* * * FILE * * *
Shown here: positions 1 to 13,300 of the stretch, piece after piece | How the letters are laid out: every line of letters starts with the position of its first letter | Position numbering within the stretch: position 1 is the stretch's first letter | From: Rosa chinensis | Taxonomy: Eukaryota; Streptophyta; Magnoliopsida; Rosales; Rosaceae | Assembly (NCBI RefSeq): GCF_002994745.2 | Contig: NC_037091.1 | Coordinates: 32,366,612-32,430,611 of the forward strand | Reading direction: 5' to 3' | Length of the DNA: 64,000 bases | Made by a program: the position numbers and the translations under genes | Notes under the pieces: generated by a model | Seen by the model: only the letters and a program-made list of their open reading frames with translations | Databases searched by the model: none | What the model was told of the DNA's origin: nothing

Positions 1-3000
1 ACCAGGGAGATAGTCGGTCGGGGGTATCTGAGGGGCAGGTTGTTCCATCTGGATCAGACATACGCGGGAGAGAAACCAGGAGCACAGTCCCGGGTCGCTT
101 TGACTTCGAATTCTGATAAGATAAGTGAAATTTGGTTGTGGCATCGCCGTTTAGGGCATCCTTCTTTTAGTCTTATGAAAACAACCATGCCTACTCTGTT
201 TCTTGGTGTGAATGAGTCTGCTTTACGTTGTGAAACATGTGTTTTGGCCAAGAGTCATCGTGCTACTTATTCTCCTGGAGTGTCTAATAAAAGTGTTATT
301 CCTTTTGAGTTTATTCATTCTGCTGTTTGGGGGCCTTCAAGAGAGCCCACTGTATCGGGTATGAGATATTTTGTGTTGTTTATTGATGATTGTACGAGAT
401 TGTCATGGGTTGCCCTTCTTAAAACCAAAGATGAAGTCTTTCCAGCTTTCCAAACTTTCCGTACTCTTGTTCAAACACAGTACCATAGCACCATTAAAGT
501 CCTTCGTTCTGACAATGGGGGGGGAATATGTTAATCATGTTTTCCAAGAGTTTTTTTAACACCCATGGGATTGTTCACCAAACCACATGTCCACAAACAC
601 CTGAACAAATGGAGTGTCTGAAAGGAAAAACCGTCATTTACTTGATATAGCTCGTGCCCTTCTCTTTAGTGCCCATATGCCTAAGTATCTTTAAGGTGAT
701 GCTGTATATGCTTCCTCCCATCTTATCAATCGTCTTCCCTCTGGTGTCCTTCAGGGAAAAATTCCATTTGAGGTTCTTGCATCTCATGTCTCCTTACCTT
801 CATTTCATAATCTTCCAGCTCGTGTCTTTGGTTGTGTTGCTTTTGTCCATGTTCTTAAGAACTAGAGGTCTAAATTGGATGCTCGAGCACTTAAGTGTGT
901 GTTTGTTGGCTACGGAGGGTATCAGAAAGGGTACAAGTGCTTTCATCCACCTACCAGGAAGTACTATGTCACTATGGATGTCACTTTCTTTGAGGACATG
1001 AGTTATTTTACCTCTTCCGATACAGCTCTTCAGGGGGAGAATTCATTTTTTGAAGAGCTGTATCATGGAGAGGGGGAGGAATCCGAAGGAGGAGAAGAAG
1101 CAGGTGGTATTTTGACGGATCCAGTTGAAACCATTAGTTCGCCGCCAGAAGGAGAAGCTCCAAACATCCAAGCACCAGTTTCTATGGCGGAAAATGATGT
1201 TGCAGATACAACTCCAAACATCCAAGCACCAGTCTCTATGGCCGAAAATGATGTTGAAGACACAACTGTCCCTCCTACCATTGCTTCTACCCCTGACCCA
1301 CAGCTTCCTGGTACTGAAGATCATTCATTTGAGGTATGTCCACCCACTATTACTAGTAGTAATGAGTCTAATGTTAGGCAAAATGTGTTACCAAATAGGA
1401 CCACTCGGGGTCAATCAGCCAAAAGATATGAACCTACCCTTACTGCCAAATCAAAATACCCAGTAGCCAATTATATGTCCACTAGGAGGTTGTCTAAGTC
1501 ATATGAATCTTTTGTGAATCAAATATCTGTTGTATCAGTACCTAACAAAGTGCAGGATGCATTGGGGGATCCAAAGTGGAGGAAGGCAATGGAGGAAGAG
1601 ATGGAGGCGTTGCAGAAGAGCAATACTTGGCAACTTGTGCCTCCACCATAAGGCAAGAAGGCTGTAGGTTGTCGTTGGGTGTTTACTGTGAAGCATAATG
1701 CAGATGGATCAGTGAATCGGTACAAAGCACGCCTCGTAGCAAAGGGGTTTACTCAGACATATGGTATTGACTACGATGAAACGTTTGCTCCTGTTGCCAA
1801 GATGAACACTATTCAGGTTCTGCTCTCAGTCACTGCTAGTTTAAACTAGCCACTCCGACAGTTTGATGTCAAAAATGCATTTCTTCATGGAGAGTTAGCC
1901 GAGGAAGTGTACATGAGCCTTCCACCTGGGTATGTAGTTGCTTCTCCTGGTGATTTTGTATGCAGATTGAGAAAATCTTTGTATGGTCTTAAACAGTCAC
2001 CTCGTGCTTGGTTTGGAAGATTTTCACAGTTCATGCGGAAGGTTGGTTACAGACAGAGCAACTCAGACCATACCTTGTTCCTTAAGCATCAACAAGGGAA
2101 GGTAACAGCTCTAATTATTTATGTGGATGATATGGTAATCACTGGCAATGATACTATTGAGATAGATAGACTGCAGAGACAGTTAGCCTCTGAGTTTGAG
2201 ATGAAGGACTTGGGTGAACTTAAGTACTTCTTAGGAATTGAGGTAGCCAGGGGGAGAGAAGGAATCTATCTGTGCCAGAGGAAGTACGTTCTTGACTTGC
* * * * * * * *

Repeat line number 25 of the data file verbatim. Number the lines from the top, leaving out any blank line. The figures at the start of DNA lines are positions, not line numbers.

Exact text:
2201 ATGAAGGACTTGGGTGAACTTAAGTACTTCTTAGGAATTGAGGTAGCCAGGGGGAGAGAAGGAATCTATCTGTGCCAGAGGAAGTACGTTCTTGACTTGC